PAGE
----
**This post has been entered in Things I Love Thursday at The Diaper Diaries and Finer Things Fridays at Amy’s Finer Things!**
Welcome to the first post in the Baby Steps series! This series is intended for all those who want to make changes to their lifestyles but have no idea where to start. For those of you who are farther along in the journey, feel free to leave your ideal “first three steps” in the comment section. I’m sure many will have different opinions about what’s most important, so hearing from others would be great too!
With no further adieu (fun word, lol), here are my first three baby steps:
1. Buy organic, pastured eggs (instead of factory-farmed)
2. Buy some organic produce: whatever you can afford from the dirty dozen; starting with whatever you consume the most of (peaches, apples, bell peppers, celery, nectarines, strawberries, cherries, kale, lettuce, grapes, carrots, pears; that is in order of most to least pesticides, but all are high in pesticides)
3. Start reading food labels and pick one “bad” food to avoid (I suggest high fructose corn syrup)
Okay, so, those are totally manageable! Why did I pick those? Let me explain.
Eggs — Eggs are among the most nutrient-dense foods you can buy for your money. They are cheaper ounce-for-ounce than almost any other nutrient-dense food, even when you buy them at $3 – $4/dozen (which you should expect to pay for really good eggs). They’re a fabulous source of good fats, and great for any women who are pregnant, breastfeeding, or might get pregnant. They’re great for growing children. They’re easy to cook. And at $4 a dozen, you only need to increase your grocery bill a small amount to be able to afford them, so it’s a relatively affordable change, even for those on a strict budget. They’re also easy to find in many regular grocery stores (I know Kroger, Giant Eagle, and other major chains carry them).
Organic Produce — Pesticides aren’t good for us. Most of us know that (some deny it!). So reducing our exposure to pesticides is obviously a good thing. Many people tend to eat a lot of, say, lettuce and apples too. Replacing a few of these items with organic versions is doable because you won’t even notice the difference when you’re eating it. Also, the prices on many of these items (like apples) are about the same whether you’re buying conventional or organic (apples are around $1/lb here regardless). Organic produce is easy to find, reasonably priced in a lot of cases, and barely a noticeable switch. In fact, what most say they notice most is how much better the food tastes!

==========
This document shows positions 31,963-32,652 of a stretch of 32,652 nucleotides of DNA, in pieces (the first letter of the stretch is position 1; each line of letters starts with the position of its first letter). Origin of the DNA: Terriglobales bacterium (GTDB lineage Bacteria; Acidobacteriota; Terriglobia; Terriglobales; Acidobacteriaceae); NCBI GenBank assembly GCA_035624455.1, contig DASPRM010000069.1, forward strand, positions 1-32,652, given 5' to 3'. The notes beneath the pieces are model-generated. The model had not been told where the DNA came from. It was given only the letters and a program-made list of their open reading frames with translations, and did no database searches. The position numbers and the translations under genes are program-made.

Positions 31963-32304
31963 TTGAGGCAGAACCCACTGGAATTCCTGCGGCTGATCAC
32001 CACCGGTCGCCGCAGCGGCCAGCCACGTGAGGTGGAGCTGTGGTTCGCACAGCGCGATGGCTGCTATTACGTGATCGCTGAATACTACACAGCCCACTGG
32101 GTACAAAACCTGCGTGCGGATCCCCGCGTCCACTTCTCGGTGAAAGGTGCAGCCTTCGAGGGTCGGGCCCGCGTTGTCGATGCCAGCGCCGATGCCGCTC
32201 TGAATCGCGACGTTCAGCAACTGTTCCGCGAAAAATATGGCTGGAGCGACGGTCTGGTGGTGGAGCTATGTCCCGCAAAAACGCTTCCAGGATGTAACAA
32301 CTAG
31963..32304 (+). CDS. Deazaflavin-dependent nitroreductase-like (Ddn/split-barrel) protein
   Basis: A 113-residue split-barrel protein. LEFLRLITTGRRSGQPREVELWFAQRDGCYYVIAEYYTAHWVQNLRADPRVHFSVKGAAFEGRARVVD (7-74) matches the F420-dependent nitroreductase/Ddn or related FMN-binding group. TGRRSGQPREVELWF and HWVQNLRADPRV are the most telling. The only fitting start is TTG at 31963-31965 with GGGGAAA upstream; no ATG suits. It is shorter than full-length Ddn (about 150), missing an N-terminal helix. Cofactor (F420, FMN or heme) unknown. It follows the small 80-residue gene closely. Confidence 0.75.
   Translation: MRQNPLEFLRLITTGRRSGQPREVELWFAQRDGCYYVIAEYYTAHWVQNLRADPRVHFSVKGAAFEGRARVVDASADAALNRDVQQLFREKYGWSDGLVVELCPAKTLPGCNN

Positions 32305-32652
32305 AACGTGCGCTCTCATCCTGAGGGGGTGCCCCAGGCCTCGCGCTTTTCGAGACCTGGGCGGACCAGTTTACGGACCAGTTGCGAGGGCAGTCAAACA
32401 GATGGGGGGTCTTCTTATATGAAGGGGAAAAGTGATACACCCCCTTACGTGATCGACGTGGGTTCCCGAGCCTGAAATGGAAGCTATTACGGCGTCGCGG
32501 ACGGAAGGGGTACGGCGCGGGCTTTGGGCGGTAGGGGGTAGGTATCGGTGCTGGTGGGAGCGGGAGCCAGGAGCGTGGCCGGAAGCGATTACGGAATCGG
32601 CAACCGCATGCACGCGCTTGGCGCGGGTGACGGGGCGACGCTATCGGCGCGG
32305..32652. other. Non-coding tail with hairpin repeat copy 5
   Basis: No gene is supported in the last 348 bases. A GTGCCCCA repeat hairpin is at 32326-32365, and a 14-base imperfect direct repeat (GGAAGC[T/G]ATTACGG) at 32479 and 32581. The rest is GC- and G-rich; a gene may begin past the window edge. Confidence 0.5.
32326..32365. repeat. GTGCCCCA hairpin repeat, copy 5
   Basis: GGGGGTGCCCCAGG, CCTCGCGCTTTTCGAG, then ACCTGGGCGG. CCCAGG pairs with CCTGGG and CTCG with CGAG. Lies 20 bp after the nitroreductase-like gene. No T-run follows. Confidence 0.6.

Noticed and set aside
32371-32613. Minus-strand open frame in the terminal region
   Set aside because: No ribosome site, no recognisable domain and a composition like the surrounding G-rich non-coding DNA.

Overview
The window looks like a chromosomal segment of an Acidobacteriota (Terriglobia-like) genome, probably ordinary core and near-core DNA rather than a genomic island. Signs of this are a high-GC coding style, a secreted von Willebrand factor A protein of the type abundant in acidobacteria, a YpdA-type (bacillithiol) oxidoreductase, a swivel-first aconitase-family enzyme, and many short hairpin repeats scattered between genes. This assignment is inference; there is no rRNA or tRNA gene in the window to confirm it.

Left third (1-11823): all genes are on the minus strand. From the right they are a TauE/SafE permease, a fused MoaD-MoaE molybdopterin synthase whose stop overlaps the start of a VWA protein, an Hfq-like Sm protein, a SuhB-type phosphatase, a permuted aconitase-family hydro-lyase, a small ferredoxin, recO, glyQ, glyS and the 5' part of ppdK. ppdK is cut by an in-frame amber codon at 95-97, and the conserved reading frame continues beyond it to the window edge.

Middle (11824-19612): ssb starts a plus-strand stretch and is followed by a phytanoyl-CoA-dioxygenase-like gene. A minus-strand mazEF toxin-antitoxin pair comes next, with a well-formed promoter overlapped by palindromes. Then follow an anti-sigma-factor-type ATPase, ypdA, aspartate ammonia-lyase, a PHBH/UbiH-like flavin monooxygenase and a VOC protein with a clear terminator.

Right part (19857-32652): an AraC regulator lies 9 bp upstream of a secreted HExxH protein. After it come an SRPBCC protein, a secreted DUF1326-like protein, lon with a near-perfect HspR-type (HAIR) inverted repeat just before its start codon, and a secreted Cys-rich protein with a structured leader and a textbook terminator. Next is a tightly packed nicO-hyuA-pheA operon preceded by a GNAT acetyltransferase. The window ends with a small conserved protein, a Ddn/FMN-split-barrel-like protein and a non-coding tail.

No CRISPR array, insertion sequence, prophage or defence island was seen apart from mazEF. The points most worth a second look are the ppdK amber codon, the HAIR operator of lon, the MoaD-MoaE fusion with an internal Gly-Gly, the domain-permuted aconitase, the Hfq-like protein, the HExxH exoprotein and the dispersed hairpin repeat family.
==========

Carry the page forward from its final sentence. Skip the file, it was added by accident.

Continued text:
Food labels — Sometimes, we don’t want to know what’s in stuff. Especially if we’re sure it’s not good for us but it tastes so good. I used to love eating the Frito-Lay jalapeno cheese dip, Reese’s peanut butter cups, and Chef Boyardee Ravioli. Oh…it was great! But then I started reading the ingredients and over a period of months, I decided that it really was not worth it to buy and consume those “non-food” items. It was hard to let go…but I haven’t had any of those things in over 6 months now. (Just so you don’t think I don’t get it!) Once you start reading, you’ll feel like EVERYTHING is bad. But relax. Choose just one food item that you want to avoid. I suggest high fructose corn syrup because it’s been linked to everything from being overweight, diabetes, to hyperactivity. Mercury has been found in it, too. You can replace a lot of common food items (like ketchup) with organic versions, so they won’t contain HFCS. There is even soda and tomato sauce and the like that you can find without it, so you don’t have to change your eating habits much, and store brands of these items (like at Whole Foods) can be about the same price as many national brands. Another good food item to choose to avoid would be MSG, which might be a little easier because it’s not in as many foods and is equally bad. But right now, just pick ONE.
Those are the first three baby steps! Are they doable for you? If you’re further along in your real food journey, do you agree with these? If not, what are YOUR first three baby steps?
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